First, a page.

The US Federal Reserve was previously expected to hike interest rates by 50 basis points at the conclusion of Wednesday’s FOMC meeting. But that was before the SVB’s collapse, when the market was also projecting a terminal rate as high as 5.66% around August. That forecast has come down sharply. It now stands at 4.25% for around the same period, meaning to get there would require a rate CUT from the current range of 4.50 – 4.75 percent. Still, the market sees a good chance the Fed will hike by 25bp at this week’s meeting. Indeed, according to a Reuters poll, the majority of the respondents reported that the Fed will raise interest rates by 25 bps, not 50 bps as had been priced in just a week ago. Some 76 of the 82 surveyed economists agreed, while 5 said the Fed will pause. Whether the dollar will find support or come under further pressure will also depend on the update to the dot plots of officials’ rate forecasts and Chairman Powell’s remarks at the press conference. The less hawkish the overall message, the further the dollar is likely to fall. And vice versa.
3. Bank of England rate decision
Thursday March 23
A few weeks ago, the market was certain the BOE would raise rates by a quarter point to 4.25% on March 23. This would have been the continuation of the quickest tightening cycle in about three decades. But the recent banking turmoil has caused investors to cut BOE rate expectations. However, will the BoE follow the footsteps of the ECB and hike anyway? After all, UK inflation is simply too high at above 10%. If so, this should keep the pound supported. However, it is not as simple as that. There is a good chance the BoE may also announce a pause in hiking to assess the full impact of its tightening, especially given the financial rumblings in the US and Europe – although UK banks have not been impacted yet. That being said, the market has priced in a dovish rate hike. So, the BoE will need to be super dovish to cause a big drop in the pound. Otherwise, the GBP/USD may continue its upward drift towards 1.25 handle.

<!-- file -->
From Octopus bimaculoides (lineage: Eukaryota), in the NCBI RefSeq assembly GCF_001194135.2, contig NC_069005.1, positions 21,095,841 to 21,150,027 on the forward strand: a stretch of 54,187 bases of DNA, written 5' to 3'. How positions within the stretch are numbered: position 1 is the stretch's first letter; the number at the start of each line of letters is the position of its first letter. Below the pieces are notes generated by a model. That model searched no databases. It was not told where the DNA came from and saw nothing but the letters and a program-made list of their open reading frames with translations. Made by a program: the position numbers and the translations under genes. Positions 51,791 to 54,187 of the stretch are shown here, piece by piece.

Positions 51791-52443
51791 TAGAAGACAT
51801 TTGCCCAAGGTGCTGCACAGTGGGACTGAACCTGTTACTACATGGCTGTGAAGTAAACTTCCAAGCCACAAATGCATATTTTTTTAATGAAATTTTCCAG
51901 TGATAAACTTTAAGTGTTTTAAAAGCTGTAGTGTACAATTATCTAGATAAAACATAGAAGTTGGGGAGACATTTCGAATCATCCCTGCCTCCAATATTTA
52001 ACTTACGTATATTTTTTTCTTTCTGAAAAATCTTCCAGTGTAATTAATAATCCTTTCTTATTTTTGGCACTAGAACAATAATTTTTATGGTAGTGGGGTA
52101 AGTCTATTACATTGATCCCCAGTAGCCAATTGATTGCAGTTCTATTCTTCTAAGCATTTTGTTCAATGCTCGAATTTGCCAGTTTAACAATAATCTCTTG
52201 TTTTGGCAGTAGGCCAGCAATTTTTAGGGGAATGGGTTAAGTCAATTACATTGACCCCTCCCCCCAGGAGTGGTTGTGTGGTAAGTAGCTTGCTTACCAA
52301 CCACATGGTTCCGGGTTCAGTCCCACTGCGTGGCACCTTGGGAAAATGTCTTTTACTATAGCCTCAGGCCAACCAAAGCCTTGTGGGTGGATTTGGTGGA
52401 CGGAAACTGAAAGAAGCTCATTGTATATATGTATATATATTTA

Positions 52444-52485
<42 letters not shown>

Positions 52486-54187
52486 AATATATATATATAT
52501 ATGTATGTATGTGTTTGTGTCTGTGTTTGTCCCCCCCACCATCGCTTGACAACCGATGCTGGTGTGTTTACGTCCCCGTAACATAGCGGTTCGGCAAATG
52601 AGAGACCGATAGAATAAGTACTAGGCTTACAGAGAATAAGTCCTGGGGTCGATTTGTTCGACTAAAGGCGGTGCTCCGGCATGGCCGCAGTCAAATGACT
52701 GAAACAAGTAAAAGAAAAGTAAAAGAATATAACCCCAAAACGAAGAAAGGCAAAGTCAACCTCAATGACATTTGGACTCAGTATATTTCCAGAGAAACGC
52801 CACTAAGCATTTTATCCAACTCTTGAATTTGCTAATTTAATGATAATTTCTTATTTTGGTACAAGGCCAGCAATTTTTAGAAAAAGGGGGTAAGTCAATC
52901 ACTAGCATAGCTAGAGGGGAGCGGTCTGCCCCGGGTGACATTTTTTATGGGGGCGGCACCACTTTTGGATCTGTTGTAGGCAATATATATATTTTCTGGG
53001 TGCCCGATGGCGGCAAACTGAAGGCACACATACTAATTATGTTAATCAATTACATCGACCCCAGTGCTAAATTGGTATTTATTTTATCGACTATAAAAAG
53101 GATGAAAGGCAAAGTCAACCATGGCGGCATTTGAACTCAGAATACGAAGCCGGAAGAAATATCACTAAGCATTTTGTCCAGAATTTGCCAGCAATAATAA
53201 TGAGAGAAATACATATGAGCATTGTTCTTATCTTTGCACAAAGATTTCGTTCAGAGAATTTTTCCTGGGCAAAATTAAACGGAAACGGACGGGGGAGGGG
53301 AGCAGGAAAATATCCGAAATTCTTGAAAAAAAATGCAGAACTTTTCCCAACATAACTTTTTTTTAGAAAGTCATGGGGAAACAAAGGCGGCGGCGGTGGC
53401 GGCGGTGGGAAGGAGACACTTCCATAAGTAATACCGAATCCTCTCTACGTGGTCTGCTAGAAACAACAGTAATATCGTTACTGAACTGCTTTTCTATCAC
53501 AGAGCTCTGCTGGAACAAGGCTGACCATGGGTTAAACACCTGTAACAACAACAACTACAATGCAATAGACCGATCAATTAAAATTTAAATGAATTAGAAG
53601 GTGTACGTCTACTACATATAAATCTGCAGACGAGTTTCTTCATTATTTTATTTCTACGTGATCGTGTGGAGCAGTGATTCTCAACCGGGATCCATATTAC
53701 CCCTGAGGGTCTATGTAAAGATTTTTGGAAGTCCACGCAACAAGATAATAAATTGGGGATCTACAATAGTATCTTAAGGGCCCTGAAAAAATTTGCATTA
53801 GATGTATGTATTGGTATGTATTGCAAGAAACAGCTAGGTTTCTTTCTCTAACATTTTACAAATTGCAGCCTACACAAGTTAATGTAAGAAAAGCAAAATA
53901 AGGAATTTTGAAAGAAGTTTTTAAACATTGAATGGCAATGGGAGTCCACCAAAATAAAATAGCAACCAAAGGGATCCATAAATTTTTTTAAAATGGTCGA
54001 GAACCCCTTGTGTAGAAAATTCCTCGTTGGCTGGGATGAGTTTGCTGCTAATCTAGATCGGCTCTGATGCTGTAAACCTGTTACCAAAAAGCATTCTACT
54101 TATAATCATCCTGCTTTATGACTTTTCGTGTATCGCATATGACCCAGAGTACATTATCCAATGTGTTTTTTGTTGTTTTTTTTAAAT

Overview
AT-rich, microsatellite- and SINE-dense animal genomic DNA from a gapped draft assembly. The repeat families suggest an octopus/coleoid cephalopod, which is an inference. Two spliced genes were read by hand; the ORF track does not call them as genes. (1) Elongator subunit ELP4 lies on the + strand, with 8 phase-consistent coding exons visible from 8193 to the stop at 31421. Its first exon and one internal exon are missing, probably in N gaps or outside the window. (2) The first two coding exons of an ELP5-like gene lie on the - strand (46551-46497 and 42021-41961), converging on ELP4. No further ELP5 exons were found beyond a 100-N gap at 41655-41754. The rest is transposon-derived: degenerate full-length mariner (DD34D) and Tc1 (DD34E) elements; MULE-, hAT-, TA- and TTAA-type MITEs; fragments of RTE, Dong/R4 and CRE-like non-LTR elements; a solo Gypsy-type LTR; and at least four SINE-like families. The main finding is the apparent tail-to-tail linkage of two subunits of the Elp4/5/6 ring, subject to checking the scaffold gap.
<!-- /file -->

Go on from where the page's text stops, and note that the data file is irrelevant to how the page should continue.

4. Key data impacting GBP/USD
Wednesday March 22
The BoE policy makers are looking at signs that inflation is proving more persistent than it expected, with UK CPI remaining above 10% and threatening a wage-price spiral. A big miss could influence the BoE’s decision whether to hike or not on Thursday, in light of the recent turmoil concerning banks. However, if we see another print above 10%, this should almost certainly seal the deal for another rate increase.
Economists expect UK inflation to have fallen back below 10% in February – only just. Headline CPI is expected to print 9.9% on a year-over-year basis, while core CPI is seen edging down to 5.7% from 5.8%.
Global flash PMIs & UK retail sales
Friday March 24
The latest PMI figures will give us a snapshot of the state of the global economy, providing us with leading indication of whether the recovery has held or whether things have started to change for the worse. The PMIs may determine how central banks might proceed with future rate decisions.
For GBP/USD traders, the PMIs from the UK and US will be of particular interest. UK manufacturing PMI is expected to have improved to 50.0 from 49.3, while services PMI is seen edging lower to 53.1 from 53.5. For the US, no change is expected in the manufacturing PMI from the last reading of 47.3, while the services PMI is seen falling to 50.3 from 50.6.
We will also have UK retail sales on Friday, which should provide even more volatility for the cable. This is expected to show a 0.2% month-on-month increase in February following a 0.5% rise the month before.
-- Written by Fawad Razaqzada, Market Analyst
Follow Fawad on Twitter @Trader_F_R